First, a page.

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Health news and issues in the Ozarks.

New Device Prevents Clots in Patients with Atrial Fibrillation


Patients in southwest Missouri who suffer from atrial fibrillation now have another option when it comes to reducing their risk of stroke.  KSMU's Michele Skalicky has more.

A device called a Watchman, approved by the Food and Drug Administration in the last year, is now being offered at CoxHealth.

The tiny device—just two to three centimeters—is implanted in the left atrial appendage and prevents clots from forming in the out pouch of the heart.

Dr. Aparma Charla, electrophysiologist and cardiologist at CoxHealth, said the Watchman often allows patients to get off of blood-thinning medications, such as Warfarin, which, while preventing clots, can lead to other problems.

"Patients fall, they can have a bleed. They can injure themselves, they can have a bleed, and Watchman, after the initial first few weeks after the procedure, in the majority of patients precludes the continuation of blood thinner medication," she said.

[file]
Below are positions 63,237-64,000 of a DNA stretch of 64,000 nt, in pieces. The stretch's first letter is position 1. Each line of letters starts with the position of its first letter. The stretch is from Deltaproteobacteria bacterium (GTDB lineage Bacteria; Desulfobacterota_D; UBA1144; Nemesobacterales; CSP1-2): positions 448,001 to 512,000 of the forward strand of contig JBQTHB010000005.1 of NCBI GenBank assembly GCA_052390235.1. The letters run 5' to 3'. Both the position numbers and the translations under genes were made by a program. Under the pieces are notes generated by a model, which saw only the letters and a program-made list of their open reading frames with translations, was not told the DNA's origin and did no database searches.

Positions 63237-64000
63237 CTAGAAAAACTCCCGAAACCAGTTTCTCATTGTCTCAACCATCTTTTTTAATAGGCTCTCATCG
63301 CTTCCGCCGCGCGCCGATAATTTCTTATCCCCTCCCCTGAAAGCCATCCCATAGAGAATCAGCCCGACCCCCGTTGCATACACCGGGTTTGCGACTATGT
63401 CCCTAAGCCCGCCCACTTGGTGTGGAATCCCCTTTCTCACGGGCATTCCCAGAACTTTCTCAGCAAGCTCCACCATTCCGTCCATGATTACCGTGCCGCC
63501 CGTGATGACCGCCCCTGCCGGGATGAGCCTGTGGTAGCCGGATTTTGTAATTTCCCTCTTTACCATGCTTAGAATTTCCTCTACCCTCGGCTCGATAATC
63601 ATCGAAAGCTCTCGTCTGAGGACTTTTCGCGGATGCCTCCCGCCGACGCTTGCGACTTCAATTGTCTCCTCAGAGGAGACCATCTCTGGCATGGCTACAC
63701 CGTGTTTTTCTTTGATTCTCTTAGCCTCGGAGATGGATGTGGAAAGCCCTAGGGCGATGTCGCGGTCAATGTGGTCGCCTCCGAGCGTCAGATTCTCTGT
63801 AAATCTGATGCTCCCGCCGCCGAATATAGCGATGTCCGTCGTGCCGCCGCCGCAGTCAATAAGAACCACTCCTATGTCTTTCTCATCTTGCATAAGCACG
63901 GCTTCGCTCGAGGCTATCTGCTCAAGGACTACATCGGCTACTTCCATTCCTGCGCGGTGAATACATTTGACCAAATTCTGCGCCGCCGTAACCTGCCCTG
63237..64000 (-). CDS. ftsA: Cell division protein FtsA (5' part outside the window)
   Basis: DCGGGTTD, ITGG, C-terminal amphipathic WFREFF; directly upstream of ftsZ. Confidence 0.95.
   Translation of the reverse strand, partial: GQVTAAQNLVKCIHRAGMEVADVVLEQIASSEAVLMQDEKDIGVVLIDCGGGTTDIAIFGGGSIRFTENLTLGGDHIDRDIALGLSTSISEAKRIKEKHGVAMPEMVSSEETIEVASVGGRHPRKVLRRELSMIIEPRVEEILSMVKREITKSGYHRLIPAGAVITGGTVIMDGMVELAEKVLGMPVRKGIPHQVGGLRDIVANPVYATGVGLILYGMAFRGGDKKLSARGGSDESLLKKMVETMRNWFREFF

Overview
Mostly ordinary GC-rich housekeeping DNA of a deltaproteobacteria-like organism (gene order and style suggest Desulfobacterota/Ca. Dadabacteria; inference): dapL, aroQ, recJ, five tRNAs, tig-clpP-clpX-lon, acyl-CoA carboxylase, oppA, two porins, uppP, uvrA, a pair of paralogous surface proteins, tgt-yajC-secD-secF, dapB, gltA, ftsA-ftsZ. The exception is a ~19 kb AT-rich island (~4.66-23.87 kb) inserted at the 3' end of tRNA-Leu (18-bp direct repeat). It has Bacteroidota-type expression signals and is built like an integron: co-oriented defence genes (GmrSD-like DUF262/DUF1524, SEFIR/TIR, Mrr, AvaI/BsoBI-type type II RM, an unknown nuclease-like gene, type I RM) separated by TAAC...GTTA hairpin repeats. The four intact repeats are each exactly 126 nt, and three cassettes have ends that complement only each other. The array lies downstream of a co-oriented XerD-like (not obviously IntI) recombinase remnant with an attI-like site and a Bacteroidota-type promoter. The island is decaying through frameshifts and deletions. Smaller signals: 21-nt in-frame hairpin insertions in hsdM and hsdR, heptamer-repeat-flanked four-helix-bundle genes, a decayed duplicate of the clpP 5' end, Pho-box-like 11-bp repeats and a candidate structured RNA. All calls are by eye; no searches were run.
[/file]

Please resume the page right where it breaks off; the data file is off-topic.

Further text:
The device works like a sieve to keep blood from pooling in the heart, which is how clots form, according to a news release from CoxHealth.

Dr. Charla said they’ve implanted the device in several patients, and they’ve been able to take the initial patients off of their blood thinner medication.

"Which is amazing for these patients because they are the ones who had major bleeding problems while they were on Warfarin.  And the procedure went smoothly without any complications.  The patients were here in the hospital overnight and were discharged the next day," she said.

Patients with atrial fibrillation and who are able to take blood thinners for the first few weeks after the procedure are eligible for the device.

Ideal candidates are those at high risk for stroke, but who suffer bleeding problems caused by blood thinners.

Dr. Charla expects the Watchman to have a huge impact on atrial fibrillation patients.

"Because still now we had no alternative for these patients other than blood thinner medications, and if they cannot take them they are always worried about a stroke because they are at high risk for a stroke.  So this is the only approved non-pharmacological alternative to patients with atrial fibrillati0n who are at high risk for a stroke," she said.

Once implanted, the Watchman is expected to last a lifetime.

According to CoxHealth, only 100 hospitals nationwide offer this technology.